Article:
Spain is one of those countries that acts as a magnet for tourists and expats, attracting people with its stunning sights, mouthwatering cuisine and accommodating weather. The most populated cities – Madrid, Barcelona, Valencia and Seville – catch the eyes and hearts of travellers with their grand architecture, world-renowned gastronomy (including the tapas culture), and outgoing, friendly locals. Learn about flamenco in Seville, eat free tapas in Granada and enjoy art in Madrid. The entire country is safe to travel alone, and when keeping in mind the same common sense tips that should be followed anywhere (pickpockets are practically everywhere), visitors should rarely encounter major problems.
Spain is one of the larger European countries with plenty to see and do, so building a plan (whether loose or strict) will help make the most of your time. This can mean routing your travel along the coast and/or an island or two (Gran Canaria, anyone?) if staying seaside is your preference, or deciding which region to stick to if time is a constraint. Want to see the most popular and historical landmarks in the country? A few include the jaw-dropping Real Alcázar in Seville (dating back to the time of the Moors occupation in the Iberian Peninsula), the Roman Aquaduct (Acueducto) of Segovia, the mesmerizing Sagrada Família in Barcelona, and both the nationally revered Prado Museum and stunning, garden-filled Buen Retiro Park in Madrid.
Tip: Many favourite destinations in Game of Thrones were filmed in Spain. Design a trip to visit as many of them as possible.
While most visitors head to Madrid and Barcelona, plan detours to small towns to see a unique side of the culture often missed. Mérida in Extremadura, Avila near Madrid, Cudillero in Asturias, and the towns in Castilla La-Mancha are just a few beautiful yet smaller destinations in Spain.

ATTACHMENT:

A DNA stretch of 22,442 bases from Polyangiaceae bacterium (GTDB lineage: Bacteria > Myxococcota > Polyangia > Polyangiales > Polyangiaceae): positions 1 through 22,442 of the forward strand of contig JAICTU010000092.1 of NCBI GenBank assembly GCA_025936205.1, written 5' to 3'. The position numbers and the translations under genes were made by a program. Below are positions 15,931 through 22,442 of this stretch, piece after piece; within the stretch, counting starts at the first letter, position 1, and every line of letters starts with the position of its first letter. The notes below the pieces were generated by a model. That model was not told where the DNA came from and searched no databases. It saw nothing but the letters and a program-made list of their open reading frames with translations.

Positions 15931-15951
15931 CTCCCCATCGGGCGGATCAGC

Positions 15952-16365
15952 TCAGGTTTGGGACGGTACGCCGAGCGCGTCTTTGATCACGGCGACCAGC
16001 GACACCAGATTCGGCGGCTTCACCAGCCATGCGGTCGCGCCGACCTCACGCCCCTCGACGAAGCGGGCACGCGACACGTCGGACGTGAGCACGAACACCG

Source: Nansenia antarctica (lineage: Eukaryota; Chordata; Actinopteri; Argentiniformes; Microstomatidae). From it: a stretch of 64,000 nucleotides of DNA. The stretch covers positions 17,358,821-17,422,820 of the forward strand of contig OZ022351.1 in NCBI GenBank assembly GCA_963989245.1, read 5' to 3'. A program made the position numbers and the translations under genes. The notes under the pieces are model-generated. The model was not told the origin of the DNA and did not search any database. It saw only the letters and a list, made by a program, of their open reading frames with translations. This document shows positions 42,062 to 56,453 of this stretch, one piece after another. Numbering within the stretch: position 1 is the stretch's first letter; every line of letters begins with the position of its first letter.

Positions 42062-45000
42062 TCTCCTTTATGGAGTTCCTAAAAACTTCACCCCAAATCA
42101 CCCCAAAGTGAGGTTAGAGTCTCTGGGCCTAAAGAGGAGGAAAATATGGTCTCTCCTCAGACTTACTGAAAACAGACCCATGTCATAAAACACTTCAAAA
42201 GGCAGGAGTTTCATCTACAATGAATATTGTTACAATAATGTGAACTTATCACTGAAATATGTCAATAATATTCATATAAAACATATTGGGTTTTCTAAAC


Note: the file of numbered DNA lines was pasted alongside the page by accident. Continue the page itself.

Solo travel is a good way to do what you want when you want, but it can get lonely at times. Luckily, Spain is home to some truly fantastic hostels, especially in Barcelona, Valencia, the Basque country and Andalucia. Hostel World is a useful tool when searching for an accommodation, rating and comparing the various qualities of each.
Paella, jamon, and manchego cheese, oh my! There are so many treats and recipes to sink your teeth into, but sitting alone at a restaurant may feel awkward. Why not order a bocadillo (sandwich) to go and eat while touring the city of your choice on foot? Or, sit at a bar and order a drink (a small beer is called a caña) knowing that a free tapa is on its way. One of the best things about the tapa culture (in addition to free food) is the easy way that it allows you to sample the dishes in different bars/restaurants. Andalucia is arguably the best region in Spain for tapas. Another option is sitting at a long communal table at a food market, and few cities do food markets better than Madrid.
Another useful tool is Facebook and groups such as Madrid Expats or Girl Gone International provide a way for travellers to give and get tips. These groups also share event information, which may be perfect for short-term visitors passing through.
The trains, buses, and city metros are easy and safe to use, plus passes can be purchased for the day, week, or up to a predetermined number of trips. Two bus companies in particular that travel within Spain and abroad (for instance, to Portugal) are Avanzabus and Alsa. If time is of the essence, consider booking a flight with Iberia or RyanAir.
Many times in Spanish culture, the party isn’t over until the sun rises and the main cities are brimming with lively nightlife. By all means, enjoy it, but since walking or taking a random cab home in the middle of the night can be unnerving for anyone, this is a good time to turn to Uber or Cabify.
No matter where you are in Spain, the emergency line is 112, so make a note in case it’s needed.
Also, find city-specific guides at the Culture Trip: